Insider Q&A: Healthcare Ready director on disaster response

When natural disasters strike, quickly getting the right aid to people is difficult at best. Doing so amid the worst pandemic in a century increases that challenge dramatically.

For thousands of Americans displaced this year by hurricanes, floods and wildfires — plus those trying to avoid COVID-19 — getting their drugs and medical supplies has been critical.

Healthcare Ready, a tiny disaster preparedness and response group, serves as a crucial hub for coordinating donations and shipments of medicines, protective gear and other supplies to those in need.

The Associated Press recently talked with its executive director, Nicolette Louissaint.

Q: What led to your group’s formation in 2005?

A: After Hurricane Katrina, there was a lot of frustration. Pharmaceutical companies knew they could do more to help but didn’t know how to get their medicines into shelters, because they didn’t have relationships with law enforcement, public health agencies or the Red

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Sailor Behind Pearl Harbor Shooting Was ‘Insider Threat’ with Underdiagnosed Mental Issues

A sailor’s mental health problems were underdiagnosed and not properly communicated to his command in the months leading up to last year’s fatal shooting at a Hawaii shipyard, a newly released investigation into the attack found.

Navy officials say they still haven’t pinpointed exactly what drove Machinist’s Mate Auxiliary Fireman Gabriel Antonio Romero, a 22-year-old assigned to the fast-attack submarine Columbia, to shoot three civilians at the Pearl Harbor Naval Shipyard Dec. 4, 2019.

Romero killed two Defense Department employees that day — Vincent J. Kapoi, a metals inspector apprentice, and Roldan A. Agustin, a shop planner — and injured another using his M4 service rifle. As law enforcement personnel responded within seconds, Romero shot and killed himself using a Navy-issued M9 pistol.

Read Next: DOJ Is Cracking Down on Towing Companies That Seize Troops’ Cars

A 190-page investigation into the murder-suicide found no explanation for why Romero targeted the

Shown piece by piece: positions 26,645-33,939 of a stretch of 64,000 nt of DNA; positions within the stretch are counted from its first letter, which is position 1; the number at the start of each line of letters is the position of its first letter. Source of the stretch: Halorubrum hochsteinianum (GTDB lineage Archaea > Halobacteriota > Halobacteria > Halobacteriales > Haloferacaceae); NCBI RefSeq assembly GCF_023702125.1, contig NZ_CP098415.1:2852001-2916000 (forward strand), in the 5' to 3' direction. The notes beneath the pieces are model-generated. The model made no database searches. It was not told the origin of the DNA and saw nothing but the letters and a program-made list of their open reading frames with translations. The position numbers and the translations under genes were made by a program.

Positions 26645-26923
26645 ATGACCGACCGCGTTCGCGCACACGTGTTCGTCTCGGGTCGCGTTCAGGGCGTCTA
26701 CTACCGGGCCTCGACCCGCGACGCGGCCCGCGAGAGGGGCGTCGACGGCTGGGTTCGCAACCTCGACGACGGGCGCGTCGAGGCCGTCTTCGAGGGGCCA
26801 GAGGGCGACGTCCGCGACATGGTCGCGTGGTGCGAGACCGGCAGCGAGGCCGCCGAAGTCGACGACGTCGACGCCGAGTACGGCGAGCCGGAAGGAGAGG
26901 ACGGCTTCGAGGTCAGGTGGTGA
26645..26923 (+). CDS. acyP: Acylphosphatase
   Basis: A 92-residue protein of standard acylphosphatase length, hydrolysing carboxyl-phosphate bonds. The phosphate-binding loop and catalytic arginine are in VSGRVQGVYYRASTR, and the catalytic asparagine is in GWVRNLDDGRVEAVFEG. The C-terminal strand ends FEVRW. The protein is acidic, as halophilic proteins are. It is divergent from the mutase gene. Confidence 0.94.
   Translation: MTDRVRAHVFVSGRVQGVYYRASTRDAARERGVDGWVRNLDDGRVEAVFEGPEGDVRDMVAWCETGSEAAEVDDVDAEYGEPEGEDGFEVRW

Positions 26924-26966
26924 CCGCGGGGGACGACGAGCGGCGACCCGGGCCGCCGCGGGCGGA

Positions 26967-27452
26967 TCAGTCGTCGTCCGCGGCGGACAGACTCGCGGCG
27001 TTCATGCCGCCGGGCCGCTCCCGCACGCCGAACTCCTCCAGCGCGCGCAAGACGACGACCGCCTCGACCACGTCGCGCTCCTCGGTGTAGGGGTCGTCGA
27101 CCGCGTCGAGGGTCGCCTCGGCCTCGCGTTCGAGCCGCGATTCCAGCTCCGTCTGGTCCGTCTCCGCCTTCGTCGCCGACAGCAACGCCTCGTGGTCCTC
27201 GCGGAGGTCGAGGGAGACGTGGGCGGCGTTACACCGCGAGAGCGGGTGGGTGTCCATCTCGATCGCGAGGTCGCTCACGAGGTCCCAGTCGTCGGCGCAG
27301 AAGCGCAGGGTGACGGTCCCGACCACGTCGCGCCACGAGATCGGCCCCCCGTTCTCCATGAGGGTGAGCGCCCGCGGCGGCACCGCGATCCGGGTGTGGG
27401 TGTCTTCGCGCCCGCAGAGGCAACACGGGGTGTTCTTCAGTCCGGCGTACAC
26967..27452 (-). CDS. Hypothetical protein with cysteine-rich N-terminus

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Proven health care provider and administrator will lead Cougar Health Services | WSU Insider

Following a national search, Joel Schwartzkopf has been named executive director of Cougar Health Services (CHS) at Washington State University. He begins his position on Oct. 12.

Schwartzkopf most recently served as interim associate executive director of Colorado State University’s Health Network. He has worked in college health and wellness for the past five years, serving as the immediate past president of the Rocky Mountain College Health Association and co-chairs the American College Health Association’s Leadership Institute.

Schwartzkopf has been a licensed physician’s assistant (PA) since 2006 and has practiced in urgent care and ER medicine. Prior to becoming a PA, he worked as a paramedic, firefighter, and served as a medical officer in the Army National Guard.

Ellen Taylor, associate vice president for student engagement in the Division of Student Affairs, said she is excited that he brings experience both

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Physical and mental fitness key to managing early semester anxieties | WSU Insider

With students navigating a new college landscape filled with many different policies and procedures, University Recreation and Cougar Health Services are ready to help them manage the anxiety such change brings.

Students, faculty and staff are already utilizing the Student Recreation Center (SRC), Chinook Student Center, and Stephenson Fitness Center.

“From a stress management perspective, it is really important to have space for students to exercise and interact with others from a safe distance,” said Joanne Greene, UREC director of programs. “We provide a low-risk option for students to get out of their residence halls and apartments to be active and social.”

A better virtual experience

Greene said there are fitness options

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